Logansport Pharos-Tribune from Logansport, Indiana on May 19, 1891 · Page 1
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Logansport Pharos-Tribune from Logansport, Indiana · Page 1

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Logansport, Indiana
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Tuesday, May 19, 1891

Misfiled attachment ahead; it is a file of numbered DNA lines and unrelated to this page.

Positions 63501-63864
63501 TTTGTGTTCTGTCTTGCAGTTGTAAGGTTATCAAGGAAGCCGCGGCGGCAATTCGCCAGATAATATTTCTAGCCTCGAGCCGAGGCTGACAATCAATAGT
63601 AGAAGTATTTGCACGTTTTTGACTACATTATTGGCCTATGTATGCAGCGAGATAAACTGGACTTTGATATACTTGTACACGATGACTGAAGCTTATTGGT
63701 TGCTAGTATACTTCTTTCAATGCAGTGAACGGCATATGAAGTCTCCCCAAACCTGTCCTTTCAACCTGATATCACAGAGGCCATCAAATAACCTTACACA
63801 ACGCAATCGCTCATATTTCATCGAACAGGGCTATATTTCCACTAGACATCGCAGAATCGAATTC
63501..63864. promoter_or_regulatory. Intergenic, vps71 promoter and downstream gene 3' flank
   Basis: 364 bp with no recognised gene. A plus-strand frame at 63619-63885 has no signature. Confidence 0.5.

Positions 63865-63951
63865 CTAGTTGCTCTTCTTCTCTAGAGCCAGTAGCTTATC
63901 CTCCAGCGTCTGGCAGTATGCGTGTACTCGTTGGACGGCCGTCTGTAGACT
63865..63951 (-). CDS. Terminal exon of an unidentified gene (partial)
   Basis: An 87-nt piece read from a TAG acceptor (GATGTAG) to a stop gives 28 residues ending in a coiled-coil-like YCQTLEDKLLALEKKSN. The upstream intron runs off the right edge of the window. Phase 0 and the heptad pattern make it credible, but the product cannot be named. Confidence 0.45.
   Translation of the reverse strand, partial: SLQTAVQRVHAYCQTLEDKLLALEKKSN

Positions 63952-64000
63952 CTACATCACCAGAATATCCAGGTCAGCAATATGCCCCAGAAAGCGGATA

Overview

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She VOL. XYI. LOGANSPORT, INDIANA, TUESDAY MORNING, MAY-19, !8iM NO. 119. DUNLAFS Celebrated STIFF and S I L K, B E S T M A D E, SPRING STYLES Now on Sale DEW ENTER, The Hatter. Spring Suiting, Spring Pants, Spring Overcoating, The nicest, prettiest patterns ever shown, just received at JOS. S. CRAIG'S. U.H.SHULTZJ WILL CURE r $&x&^mzi&&> ^ ^WHOOPING COUGH. "~ . ST, llOe/ANSPORT, Is ali;that'yqirneed when a perfectly plain proposition is made to . you. Every'man wants to be convinced that lie is right before he goes ahead and some'subjeets-will bear a good deal of discussion, but the point I want to emphasize 'doesn't call/for any-waste of words. The long and short of it is that my stockjjof Summer Suiticgs is Superb, Some new things in light colored Suitings just-in, Extreme good styles, See them. , ' THEIR FAITH. Presbyterians to Again Discuss Eevision at Detroit, The General Assembly Convenes This Week—Prof. Briggs' Actions to Be Looked Into. PKOBTJ5.MS FOR TKESBYTERIAXS. DETKOIT, Mich., May IS.—The 103d session of the Presbyterian general assembly will begin on Thursday morning next, the brethren of the south meeting in Birmingham, Ala., and the brethren of the north in this city, with Rev. Dr. Moore as moderator and Rev. Dr. W. H. Eoberts as clerk. With, a report expected from the committee appointed last year at Saratoga to revise the Westminster confession of faith, and with overtures from about eighty presbyteries in regard to Union seminary, some asking the assembly to veto the appointment of Prof. Briggs, whose inaugural address on Biblical theology has led his own presbytery in New York to begin judicial proceedings against him, among other topics of importance which are expected, the coming assembly promises to be memorable. The revision of the confession of faith was the question last May which aroused the greatest interest throughout the evangelical denominations. For two centuries and a half the followers of Calvin had the utmost confidence in the integrity of their system. But, conservative as the Presbyterian church is, , it found itself obliged to go with the current of modern thought. An important revision committee, of -which Dr. W. C. Eoberts is chairman, containing' some of the ablest scholars in the church, has prepared a report which will be submitted to the assembly this week, *.nd after discussion and possible amendment will be sent to the presbyteries for their consideration. After the presbyteries have discussed it and have suggested any changes the committee will make its final report to the assembly next ye'ir. Then it will go to the presbyteries as an overture and if the requisite number approve it it will become the law of the church. Changes have been recommended by the committee in chapters 1, 3, 4, G, 7,10, 1*, 10, 21, 23, 24, 29 and 30, and two new- chapters have been inserted, one en- tited "-Of the Work of the Holy Spirit" and the other "Of the Universal Offer of the Gospel." Ths case of Prof. Briggs, of the Union theological seminary, New York, promises to overshadow the confession of faith revision. A few paragraphs from the professor's now famous inaugural address will show the cause of the excitement regarding his orthodoxy. In his address he had this to say in regard to rationalists: "Martineau could not find authority In the church or the Bible, but he did find God enthroned In his own aoul. There are those who would refuse those rationalists a place in the company of the fathful. But they forget that the essential thing Is to flnd God and Divine authority, and if these men have found God without the mediation of church and Blbio, ohurch and Bible are means and not ends; they are avenues to God, tmt are not God. We regret that those rationalists depreciate the means of grace so essential to most of us but we are warned lest we commit a similar error and depreciate the reason and tse Christian consciousness. The Bible has been treated as !£ it were a baby to be wrapped up in swaddling clothes, cursed and careful Ijguarded lest it should be injured by heretics and skeptics. It has been shut up In a'fortress and surrounded by breastworks and fortifications as extensive as those that envelope Cologne and Strasburg. No one can get at the Bible unless he force his way through tne b«astworks of traditional dogmatism and storm the barriers of ecclesiasticism." Dr. Brijrgs was especially severe in his handling of the dogmaticians who have, he thinks, built barriers around the Bible, "shutting out the light of .God, obstructing the life of God and fencing in the authority of God." The first barrier which he proceeded to demolish is "superstition." And this is the way he did it:' "The first barrier that obstructs the way to the Blblo is superstition, We are accustomed to attach superstition to the Roman Catholic Mariolatry, hagiolatry and the use of images and pictures and other external things in worship. But superstition is no less superstition if it takes the form of Bibolatry. It may he all the worse if it concentrate itsell on this one thJpg. But the Bible has no magical virtue In It, |tod there is no halo inclosing it. It wll^not stop a bullet any better th'an a moss book. It will not Keep oH evil spirits any bettor than a cross. It will not' guard a coma from flre hall so well us holy water. II you desire to know when and how you should take a journey you will find a safer guide !n an almanac or a dally newspaper. The Bible is not better than hydromanoy or witchcraft if we seek for Divine guidance by the chance opening of the book. The Bible as a book Is paper, print and binding—nothing more. It is entitled to reverent handling for the sake of its holy contents, because it contains the Divine word of redemption for'man, and not for any other Mason whatever." May End the Trouble. LONDON, May 18,—The Buenos Ayres Standard is authority for the statement that Gen. Mitre will be unanimously elected president of the Argentine Republic. His accession to the-executive office will, it is believed, be the beginning of the end of the troubles in that unfortunate country. Russia Contract* for 3,000,000 Rifle*. PARIS, May 13.—Russia has contracted with the Chatell-Erault factory for 3,000,000 rifles. By the terms of the contract the entire plant with it» em- ployes is placed at the disposal 'of the ..'^SHORT SPECIALS. In a wreck on the Omaha &. St Louis road near Evona, Mo., Engineer James Dixon was killed. William Barnes asd George Jones, two farmers living-near Ardmore, I. T., killed each other in a fight. Prof. W. T. Roue/tree, an amateur aeronaut, fell from a, balloon at SE kane, Wash., and was killed. Since April 1 about 100 undesirable immigrants have been debarred from landing by the inspectors at New York. The Farmers' Alliance of Hancock 'county, 111., has passed a resolution re• fusing to give statistics of crops to assessors. Lilly Young, daughter of James Young, a farmer living near Edgemont, lenn., was carried off by a large bear and devoured. : Artesian well borers at Eddy, N. M., encountered at a depth of vi50 feet a stratum of pure salt which proved to be 40 feet thick, Burglars blew open the safe in the postoffice at Tripoli, Brewer county, la., and secured 860 worth of stamps ind S15 in cash. A boiler which was being tested in O'Kourke's -foundry at New Orleans exploded, fatally injuring Ed O'Rourke ind Frank Helm. Patrick Hamilton and Michael McNamara were killed by escaping gas in the Worcester (Mass.) gas works. Patrick Byan was also overcome and will die. Stephen McGannigle's house at Belvidere, 111., was entered by a burglar Sunday morning, who stole SSOO from Mr. McGannigle's pockets and got •iway. . The Mutual Fire Insurance and the Manufacturers' Mutual Fire Insurance lompanies, both of Kentucky, have assigned. Liabilities, §17,000; assets, 5130,000. An explosion of gasoline in a hardware store at Linesville, Pa., started a jonfiagration that destroyed half a 3ozen stores and several dwellings. Loss, 8100,000. A car loaded with cattle took fire at Missouri Valley, la., and before it could be extinjruished many of the cattle vrere fearfully burned. All were taken out and killed. Michael Brannon, a laborer, committed suicide at Independence, Mo., Saturday morning by . lying down on the track and letting a Missouri Pacific freight train run over him. The funeral of Thomas Kelly and John iRidenoiir, the two victims of the labor riot, were held Sunday in Denver. All the labor unions in the cjty toi>k part, and there'were 7,000 men. in line. At the annual convention in Newcastle of the Irish National League of Great Britain a resolution was passed declaring that Mr. Parnell was morally and politically unfit for a position of trust ^^^^___ THE MAEKETS. Grains, Provisions, Etc. CHICAGO, May 18. julet and steady. Spring wheat patents. $5.25®C.OO: bakers. 14.7535.00; Winter Wheat Flour, $S, 1545.25 for patents and $4.75® 6.00 for straights. WHEAT—Eulcd firm and prices higher. No. S cash, £i.0tt©1.07; Jul», 81.01^(31.03, and August, S8S9S7JC. .S—Fairly active and lower. No. 3. 62® No. 3 Yellow, 63@OSKc; No. 3, 61'/S®«So; NayYollow, (B®63iic; May, 6l@62J4o; (July, OATS—Unsettled. No, 2, 51®513ic-, May, jl@513iO; July, 48Jii247i4c. Samples steady. No. 3, 43®50c; No. 3 White, 51@52>4e; No. 3, il@52c; No. 3 Wbite. 52«53/,e, KYE-Salable and scarce. No.'S cash, 90@92c; July delivery, 69c< and August, 85c; No. 3 by i ample. Olia92c; and No. 3, E8'i90e. BARLEY—Steady and unchanged. Sales Uy sample, 7i@76o for No! 3, and lower grades 85Q TJo; September new No. 2, 74e. MESS PORK—Trading moderately active and irices ruled lower. Prices ranged at $11.12^ ail.SSfor casli; Sll.lS/iiail.SS for May; 511,25® ,1.37>4 for July, and Sll.47ft@ll.80 1'or September. LAM3—Market moderately active and prices ower. Quotations ranged at $(i.37H®6.40 for :ash; $6.37^trj:6.40 for May; f3.47^@6.50 for July, and $6.72!.'j©5.75 for September. BUTTER—Creamery, 16&22c; Dairy, 16^18c; Packing Stock, 6®18c. POULTRY—Live Chickens, 9!4ffilOc per lb.; Hve Turkeys, 7@9c per lb.; Live Ducks, 9@9tfo per lb.; Live Geese, $3.00®4.oO per doz. 0 ILg _Wisconsin Prime White, 8c; Water White, 85-sc; Michigan Prime White, 8Kc; Water White, 10«c; Indiana Prime Whits, f^c: Water White, lOc; Headlight, 175 test, jyjc; Gasoline, 87 deg's, 14c; 74 deg's, 8540; SapW.ua, 03 (leg's, TVJc. • LIQUORS—Distilled Spirits ruled flrm »t 81.17 per gal. for finished goods. NEW YORK, May 18. WHEAT—Quiet, l@lJ4c up, flrm. May, $I.15J£ w l 16Ji; June, 81.13®1.14; July, ».IO@1.1I 5-16; August, J1.0(i@l.n67j ; September, 81.05®1.05«; )ctobor, *1.05M©1.055<; December, *1.06ii<S .07; May (1892), $1.09S@1.10S- CORN—Dull, &cup, firm. No. 2, 69®71V4c; steamer mixed, none here. OA.TS—Firm and dull. Western, 54©"0c. PROVISIONS—Beef—moderate demand: firm; utra mesa, J9.50@10.00; family, Sl].50«18.75. 'ork—inactive, steady; new mess, 813.75&13.50; Jd mess, $ll.OO@12.5U; extra prime, 111.75® 2.35. Lard—Quiet, weak, steam-rendered, , O., May IS. PETROLEUM—Easy; standard white, 110 deg., 74 gasoline, B%c; 86 gasoline, 12o; 63 n»phtha, 6Ho. ' , ." . i I.»ve Stock. ' CHICAGO, May IS. CATTLE—Market moderately active. Quota- Ions ranged at 85.75@6.50 for choice to fancy Skipping Steers; $5.00®5.70 for good to choice do ; $4.30®-),90 for common to fair do.; $3.50@4.35 for butchers' Steers; 12.6033.50 for Stoekers; 0,0034.23 for -Texans; 3.40@4.30 for Feeders; $1,50(84.00 for Cows; S1.MX33.50 for Bulls, and K.50@4.50 for Veal Calves. HOGS -Market fairly active. Prices 5@10e decline. Sales ranged at 1 8B.75@4.35 for Pigs; R25@4.65 for light; E4.30@4.45 for rough packing; I4.35®4.70 for mixed, and M.50S4.80 f»r heavy packing uud shipping lots. ,. Black Dress Stuffs FOR Summer Wear. 'We have just put on Sale: Entire new lines of the following black dress goods. Brocaded figured and Satin striped black Satines, Cashmeres and Serges, all late French imponJ • tation. Dragon black (absolute fast) India, Lawns in plain, plaid, eheck^and lace stripe, from 10 cents per yard and upwards. Plain iron frame brocaded and embroidered Grenadines. Fish net of fine sewing Silk DRAPERY NETS Plain and richly embroidered, from 45 cents to $3.00 per .yard. . All wool and silk warp, Nuns veilings, Albatross, Widows cloth and- light weight Henriettas, etc. etc. All at Popular Prices at WILER& WISE Always Here With the largest stock, lowest prices, most reliable, best watch work done in the citj . Try my rainbow pebble spectacles the only perfect lens made. 41O Broadway. D. A. HA UK. Ttte Jeweler ani':0ptlclan.' -w. Sure -* Death! To Cockroaches, Rats, Mice, and Bedbugs. FISHER'S LIGHTNING EXTERMINATOR. at Ben Fisher's Drug Store, 311 Fourth'St FACIAL BLEMISHES. The UrgtiteiUblUhinenl In the world for the treatment of the ikln KBdtcalp, Kx*aia.mol«i, warti.iuptr- luQnih»lr,btrthui»rk»,moih,fr«lcl«i,plrnpl«.wririk- bi, red note, roi rdai, oily ikln, ncne, bUckheidr urb«n' itch, ic*«, pitting!, powdtr marki, fwK. Irrclopment, etc. Consultation Free, atoffl«orby rttter. 128-pago Book on all Skin a-idScnlp Affection* Md.lbflir TreftimeDt «nt (itiil«d} for IQc. JOHN II. WOODBTJBY, Woodbury's Facial Soap For the Skin and Scalp. Prep&red by n Dormntotogiat with» yemrv i experience. .Highly indoned bythenwdj-- GJU profession; unoqualed *ft arenmay lor ieraemm sculdheid, oily skin, pimplM, i!««K worms URlr complexion, eto.: Indif P»w- able w i tmlet article, and a «nre prmnt- jve of all diseases of the eltin and. scalp. For Sale by^Ben Fisher, Druggist, JOHNSTON BROS. ' The Corner Drug Store." 5 Johnston Bros, have'removed to the . Cor. of 4th and Broadway; (Strecker Building,) A Full and Complete Line ;of DRUGS ON HAND PRESCRIPTIONS CAREFULLY COMPOUNDED,